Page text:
The 50th anniversary of the ACUA passed last year, and the new ACUA Chair Kim Faulk has asked a number of individuals, including several past ACUA Chairs, to contribute blogs to the Deep Thoughts series to celebrate this milestone and to reflect on what the ACUA has meant, and continues to mean, to each of us. As I think about the genesis of the ACUA more than 50 years ago, it is impressive to consider how much the council has changed, and yet how much it has stayed the same. Organizations like the ACUA, after all, which turn over their membership on a regular basis, are like the cultures that we as anthropologists study as a profession –never static and constantly evolving as each new board creates its own priorities and embraces its own personality. Like our culture as a whole, the ACUA is subject to gradual change over time, but its great strength includes the powerful threads of continuity woven into its fabric.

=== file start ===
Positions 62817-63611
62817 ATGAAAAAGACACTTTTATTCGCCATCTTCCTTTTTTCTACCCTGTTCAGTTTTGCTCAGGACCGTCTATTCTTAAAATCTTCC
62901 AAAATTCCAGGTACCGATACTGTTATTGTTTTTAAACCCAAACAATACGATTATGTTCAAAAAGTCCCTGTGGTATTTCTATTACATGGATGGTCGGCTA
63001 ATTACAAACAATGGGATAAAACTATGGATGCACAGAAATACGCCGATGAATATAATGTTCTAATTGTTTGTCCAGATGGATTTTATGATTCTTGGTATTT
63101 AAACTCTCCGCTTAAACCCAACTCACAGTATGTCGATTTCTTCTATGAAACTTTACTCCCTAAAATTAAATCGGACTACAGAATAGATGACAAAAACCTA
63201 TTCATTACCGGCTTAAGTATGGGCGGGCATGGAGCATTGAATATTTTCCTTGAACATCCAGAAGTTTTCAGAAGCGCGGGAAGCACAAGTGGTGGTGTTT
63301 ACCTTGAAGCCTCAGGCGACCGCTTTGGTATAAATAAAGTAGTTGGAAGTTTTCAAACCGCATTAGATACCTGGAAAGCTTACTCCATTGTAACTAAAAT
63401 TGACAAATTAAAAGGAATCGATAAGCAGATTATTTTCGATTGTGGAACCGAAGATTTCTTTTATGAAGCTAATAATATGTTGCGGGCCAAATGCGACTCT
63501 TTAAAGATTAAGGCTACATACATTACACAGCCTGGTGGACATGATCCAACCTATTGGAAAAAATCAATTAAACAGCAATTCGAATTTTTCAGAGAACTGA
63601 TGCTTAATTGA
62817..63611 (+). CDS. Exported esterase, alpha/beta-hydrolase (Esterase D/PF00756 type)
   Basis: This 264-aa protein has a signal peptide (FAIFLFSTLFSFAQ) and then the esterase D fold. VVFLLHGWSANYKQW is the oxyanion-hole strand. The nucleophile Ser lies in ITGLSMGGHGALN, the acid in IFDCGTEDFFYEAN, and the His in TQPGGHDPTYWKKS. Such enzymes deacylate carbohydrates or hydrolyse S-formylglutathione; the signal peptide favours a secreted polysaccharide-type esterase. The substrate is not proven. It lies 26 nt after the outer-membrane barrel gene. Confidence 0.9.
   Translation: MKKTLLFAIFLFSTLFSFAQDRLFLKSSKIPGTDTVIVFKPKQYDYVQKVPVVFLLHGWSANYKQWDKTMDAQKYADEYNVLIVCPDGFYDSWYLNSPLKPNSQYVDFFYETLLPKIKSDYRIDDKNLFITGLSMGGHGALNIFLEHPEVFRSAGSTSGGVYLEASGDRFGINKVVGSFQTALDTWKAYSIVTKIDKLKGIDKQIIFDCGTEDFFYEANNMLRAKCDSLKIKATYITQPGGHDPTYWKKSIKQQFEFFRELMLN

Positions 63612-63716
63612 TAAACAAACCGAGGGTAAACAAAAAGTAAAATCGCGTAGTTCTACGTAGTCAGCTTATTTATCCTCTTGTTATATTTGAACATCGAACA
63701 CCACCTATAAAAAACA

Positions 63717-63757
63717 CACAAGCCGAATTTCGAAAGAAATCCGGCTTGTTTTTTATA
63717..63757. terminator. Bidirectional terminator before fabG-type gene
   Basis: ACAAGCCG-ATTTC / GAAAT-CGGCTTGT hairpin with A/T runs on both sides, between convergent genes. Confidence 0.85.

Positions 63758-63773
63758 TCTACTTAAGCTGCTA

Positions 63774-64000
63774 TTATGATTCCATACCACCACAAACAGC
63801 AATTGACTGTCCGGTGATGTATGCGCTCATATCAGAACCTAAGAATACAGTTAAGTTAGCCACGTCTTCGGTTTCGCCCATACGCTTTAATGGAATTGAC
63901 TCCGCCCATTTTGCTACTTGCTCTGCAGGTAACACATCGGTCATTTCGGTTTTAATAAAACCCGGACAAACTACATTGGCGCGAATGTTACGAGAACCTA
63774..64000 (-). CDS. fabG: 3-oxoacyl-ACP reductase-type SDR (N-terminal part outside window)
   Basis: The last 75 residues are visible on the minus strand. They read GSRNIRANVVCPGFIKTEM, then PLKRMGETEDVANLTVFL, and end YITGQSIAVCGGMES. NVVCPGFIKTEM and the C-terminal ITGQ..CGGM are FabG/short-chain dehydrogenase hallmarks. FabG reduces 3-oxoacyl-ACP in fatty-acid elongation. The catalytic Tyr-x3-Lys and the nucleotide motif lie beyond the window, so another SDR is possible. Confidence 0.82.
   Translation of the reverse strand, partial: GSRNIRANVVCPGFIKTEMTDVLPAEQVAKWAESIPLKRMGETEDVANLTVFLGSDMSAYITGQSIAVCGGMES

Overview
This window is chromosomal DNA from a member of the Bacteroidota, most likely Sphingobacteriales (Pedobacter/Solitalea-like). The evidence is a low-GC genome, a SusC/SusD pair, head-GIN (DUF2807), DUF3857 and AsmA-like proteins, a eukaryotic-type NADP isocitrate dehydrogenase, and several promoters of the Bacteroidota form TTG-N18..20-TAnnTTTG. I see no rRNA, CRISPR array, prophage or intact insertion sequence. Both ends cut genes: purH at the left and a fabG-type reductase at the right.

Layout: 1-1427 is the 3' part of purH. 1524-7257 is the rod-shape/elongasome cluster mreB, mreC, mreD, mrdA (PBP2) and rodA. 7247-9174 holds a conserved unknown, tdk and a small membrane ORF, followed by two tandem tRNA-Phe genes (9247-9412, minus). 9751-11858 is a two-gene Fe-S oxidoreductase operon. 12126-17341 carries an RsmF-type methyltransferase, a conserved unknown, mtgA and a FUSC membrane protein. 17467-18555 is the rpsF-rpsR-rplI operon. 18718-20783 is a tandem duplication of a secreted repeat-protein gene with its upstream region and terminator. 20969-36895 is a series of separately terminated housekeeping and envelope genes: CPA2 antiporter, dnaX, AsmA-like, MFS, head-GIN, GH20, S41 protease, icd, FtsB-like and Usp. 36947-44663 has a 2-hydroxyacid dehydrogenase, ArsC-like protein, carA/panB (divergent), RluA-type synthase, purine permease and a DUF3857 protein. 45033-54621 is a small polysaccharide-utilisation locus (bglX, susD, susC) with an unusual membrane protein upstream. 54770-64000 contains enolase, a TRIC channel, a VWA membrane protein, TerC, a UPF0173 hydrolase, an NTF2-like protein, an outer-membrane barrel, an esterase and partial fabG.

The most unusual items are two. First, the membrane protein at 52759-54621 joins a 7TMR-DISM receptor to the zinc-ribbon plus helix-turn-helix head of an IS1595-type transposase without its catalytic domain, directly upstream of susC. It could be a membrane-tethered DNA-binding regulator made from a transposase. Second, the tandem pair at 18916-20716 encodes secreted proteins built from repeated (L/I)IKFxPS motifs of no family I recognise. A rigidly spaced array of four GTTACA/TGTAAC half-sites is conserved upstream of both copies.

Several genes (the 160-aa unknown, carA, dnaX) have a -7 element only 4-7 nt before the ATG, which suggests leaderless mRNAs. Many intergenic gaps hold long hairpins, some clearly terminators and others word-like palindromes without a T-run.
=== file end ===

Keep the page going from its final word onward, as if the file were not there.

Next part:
The ACUA began in 1959 as the Council on Underwater Archaeology, which organized an international Conference on Underwater Archaeology (CUA) in 1963. That auspicious beginning eventually led to two more bi-annual conferences in 1965 and 1967. In 1970, the first papers on underwater archaeology were given at the relatively new Society for Historical Archaeology (SHA) conference, which had been formed in 1967. By 1973, the ACUA was established in its present form and conference organizers soon formally merged the SHA and CUA conferences. In 2003, after more than 30 years of co-existence, ACUA Chair Bob Neyland and SHA President Julia King signed a formal Memorandum of Agreement (MOA), which finally articulated in writing the relationship between the two separately incorporated, but affiliated, not-for-profit organizations.